With no chronicle of its own, the modern history of Sokhodaya was so far written as a part of the overall Tai development. Deficiency was largely expected when other sources were omitted or ignored during the compiling. To start, the account about its founder Prah Ruang whose circumstances allowed him to rise up as an independent monarch of the new Siam Country was still limited. Likewise, the foundation Sokhodaya itself is also full of mystery. More or less information were provided by the Siamese sources, still scholars fell short of picturing Sokhodaya as an emerging country which foundation and development were in tight connection with the Mongol incursion. Adding the Chronicle of Khmer Heroes and the Yunnan Chronicle into the list of reference, as we shall see, allows us to come out with better result.

The Legend of Prah Ruang
Different sources agree on the fact that Sokhodaya was founded by a legendary figure named Prah Ruong, but provide different versions about his identity. The northern Siam tradition, especially, appeared to have blurry recollection about his origin. The Chiangmai Chronicle, for instance, introduces him as a son of an ogress and a fisherman (CMC: P. 24).
King Ruang was the son of a fierce ogress named Kangli. The lady beheld a fisherman who was beauteous of form and took him as her husband; and they have a son who became King Ruang.
On the other hand, the history of Northern Siam (Phongsavada-Muangnua), even though has some inconsistency in the chronology, provides more acceptable version and introduces Prah Ruang as the son of a king of Haripunjaya named Aphajakhamani. A queen of Nagas having affair with the king Aphajakhamani gave birth to Prah Ruang and left the baby at the place where they met. This inconsistency in the origin of the Sokhodaya's founder, added to the confusion of identity with his son Rama-kamheang, was one among many misconceptions about the founding of Sokhodaya, in both northern and southern Siam traditions. The Khmer version of Prah Ruang is closely related to the Northern Siam' s version found in the Phongsasavada of Muangnua. The only difference is about the identity of his father who, according to the latter' s version, was a king of Harapangjaya. The problem about this claim is that there is no record of Lapang mentioning about a king named Aphajakhamani to be the father of Prah Ruang. The story about his Childhood and his rise to power is similar to the Khmer's version (RPNK: Prah Ruong). Perhaps because of his involvement in the fate of Angkor, the Khmer source however has better accounts of him. In both oral and written records, his story was part of the Khmer history. The story started with the Khmer king Udayaraja, referring to the late Angkorean king Udayadityavarman II or an immediate descendent of his, went to visit a sand dune at Boripura with a nagi consort. While the two were enjoying the sand dune, the nagi who was at her late pregnancy was in labor and gave birth to an egg (undoubtedly a premature baby).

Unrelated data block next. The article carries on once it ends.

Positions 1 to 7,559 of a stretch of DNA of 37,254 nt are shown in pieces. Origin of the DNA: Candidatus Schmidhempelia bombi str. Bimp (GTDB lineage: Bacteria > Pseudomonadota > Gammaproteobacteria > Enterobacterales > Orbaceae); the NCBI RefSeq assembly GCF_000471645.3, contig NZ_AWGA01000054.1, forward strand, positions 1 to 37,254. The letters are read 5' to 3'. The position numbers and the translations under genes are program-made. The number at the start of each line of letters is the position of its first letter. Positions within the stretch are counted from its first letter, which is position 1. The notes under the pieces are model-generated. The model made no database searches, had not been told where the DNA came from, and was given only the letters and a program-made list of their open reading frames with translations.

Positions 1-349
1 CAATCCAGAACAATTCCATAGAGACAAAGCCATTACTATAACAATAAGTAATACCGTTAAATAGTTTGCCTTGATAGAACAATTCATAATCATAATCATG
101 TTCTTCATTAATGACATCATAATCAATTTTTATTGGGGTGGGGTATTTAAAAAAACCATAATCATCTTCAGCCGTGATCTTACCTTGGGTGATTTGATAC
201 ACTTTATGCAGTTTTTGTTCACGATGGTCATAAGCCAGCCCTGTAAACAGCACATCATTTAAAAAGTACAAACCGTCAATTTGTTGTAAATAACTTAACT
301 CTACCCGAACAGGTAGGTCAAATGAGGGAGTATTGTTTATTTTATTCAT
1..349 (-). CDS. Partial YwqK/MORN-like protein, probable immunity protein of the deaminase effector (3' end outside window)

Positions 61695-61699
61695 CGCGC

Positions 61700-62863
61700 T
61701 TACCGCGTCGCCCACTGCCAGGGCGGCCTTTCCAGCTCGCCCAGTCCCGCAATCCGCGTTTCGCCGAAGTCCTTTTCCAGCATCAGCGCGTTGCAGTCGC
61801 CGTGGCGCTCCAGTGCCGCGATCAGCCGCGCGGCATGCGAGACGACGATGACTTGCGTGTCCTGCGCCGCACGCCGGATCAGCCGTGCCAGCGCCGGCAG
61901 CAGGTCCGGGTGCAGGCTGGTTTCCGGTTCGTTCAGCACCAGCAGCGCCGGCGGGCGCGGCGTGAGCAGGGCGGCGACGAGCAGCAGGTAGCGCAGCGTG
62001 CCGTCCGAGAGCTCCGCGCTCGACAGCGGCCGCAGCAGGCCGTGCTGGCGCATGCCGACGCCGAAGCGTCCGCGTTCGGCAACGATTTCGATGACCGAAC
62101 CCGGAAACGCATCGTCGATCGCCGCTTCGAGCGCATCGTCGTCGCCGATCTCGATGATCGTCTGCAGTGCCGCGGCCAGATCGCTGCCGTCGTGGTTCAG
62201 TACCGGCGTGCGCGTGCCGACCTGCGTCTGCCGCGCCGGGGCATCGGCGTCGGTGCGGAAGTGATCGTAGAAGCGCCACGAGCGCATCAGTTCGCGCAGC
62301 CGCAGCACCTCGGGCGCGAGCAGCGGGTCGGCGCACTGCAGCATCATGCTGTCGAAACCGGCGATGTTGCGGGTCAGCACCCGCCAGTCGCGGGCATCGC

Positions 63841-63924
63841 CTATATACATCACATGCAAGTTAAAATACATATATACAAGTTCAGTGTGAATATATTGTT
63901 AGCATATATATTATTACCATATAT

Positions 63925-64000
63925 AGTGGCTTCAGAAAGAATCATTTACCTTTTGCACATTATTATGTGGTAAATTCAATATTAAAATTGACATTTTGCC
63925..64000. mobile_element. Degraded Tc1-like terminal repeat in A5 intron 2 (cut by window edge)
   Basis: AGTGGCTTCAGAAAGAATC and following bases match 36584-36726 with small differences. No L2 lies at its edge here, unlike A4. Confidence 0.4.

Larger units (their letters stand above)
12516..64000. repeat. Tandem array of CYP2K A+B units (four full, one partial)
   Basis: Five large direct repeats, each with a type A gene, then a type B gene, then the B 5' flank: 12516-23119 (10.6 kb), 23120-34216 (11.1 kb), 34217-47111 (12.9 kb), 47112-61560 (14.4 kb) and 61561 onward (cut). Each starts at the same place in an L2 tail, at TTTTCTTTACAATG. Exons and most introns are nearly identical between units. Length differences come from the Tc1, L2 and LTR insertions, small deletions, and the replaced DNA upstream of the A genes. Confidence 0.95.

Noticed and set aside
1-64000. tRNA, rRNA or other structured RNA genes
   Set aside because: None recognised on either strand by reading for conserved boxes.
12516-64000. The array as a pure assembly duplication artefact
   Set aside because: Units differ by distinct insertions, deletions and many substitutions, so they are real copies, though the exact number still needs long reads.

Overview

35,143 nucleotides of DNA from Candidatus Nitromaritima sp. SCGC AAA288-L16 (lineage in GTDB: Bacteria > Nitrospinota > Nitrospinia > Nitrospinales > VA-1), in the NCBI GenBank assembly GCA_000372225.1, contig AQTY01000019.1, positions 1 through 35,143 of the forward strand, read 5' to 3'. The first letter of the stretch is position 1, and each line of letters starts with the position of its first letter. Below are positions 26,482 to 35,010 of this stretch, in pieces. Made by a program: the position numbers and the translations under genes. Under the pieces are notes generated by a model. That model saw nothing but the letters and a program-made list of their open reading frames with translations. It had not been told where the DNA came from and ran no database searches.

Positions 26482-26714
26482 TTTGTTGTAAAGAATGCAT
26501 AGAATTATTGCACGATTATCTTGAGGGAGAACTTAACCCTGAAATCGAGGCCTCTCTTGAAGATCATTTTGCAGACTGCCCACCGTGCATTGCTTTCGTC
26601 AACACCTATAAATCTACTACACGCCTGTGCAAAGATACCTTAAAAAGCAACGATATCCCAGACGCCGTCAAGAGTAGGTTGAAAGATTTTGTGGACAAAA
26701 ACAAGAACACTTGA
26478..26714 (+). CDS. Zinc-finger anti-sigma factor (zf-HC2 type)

The king (Udayaraja) made a trip to enjoy himself at the Sand dune at the province of Boripura. He had a nagi as consort who was pregnant and gave birth to an egg left at the sand dune. At that time there was a traveling merchant named Kong with beard. He picked up the egg to his village and the egg hatched to become a baby named Prah Ruong.
When the bearded man Kong brought the egg home, it hatched into a baby boy and the bearded man Kong took care of him as his own child. After the king Udayaraja's death, the king Botom-Suryavamsa (referring to a descendent of the late Angkorean king Suryavarman II) ascended the throne. The bearded man Kong was a commissioner in transporting the tributary water to the Angkorean court. When he died, his adopted son Prah Ruang resumed his duty. Instead of using fragile earthenware, Prah Ruang built containers with rattan that proved to be much more suitable for transporting water during the long trip to Angkor. It did not take long for the Angkorean King to notice the ingenuity. Concerned of being challenged by a man of higher merit, the king ordered one of his generals named Dechodamdin to make an inquiry. Prah Ruang managed to escape to a remote site of Muang Pichit and entered into monk-hood in a Buddhist temple. Dechodamdin who was expert in magical art dived through land and emerged at the temple where Prah Ruang was taking shelter. When he emerged, he saw a monk brushing the yard and he asked where to find Prah Ruang. The monk who was no other than Prah Ruang himself said to Dechodamdin "Stay still and I will get him for you". Because of his past merit, Prah Ruong was blessed with personal power and his command made Dechodamdin to stay still and became rigid as stone. After the story spread, the people started to hear about his prestige and after the ruler of Muang Pichit died he was raised to the kingship. The Angkorean king Botom-Suryavamsa, recognizing that Prah Ruang was actually his close relative, granted him the status of an independent sovereign.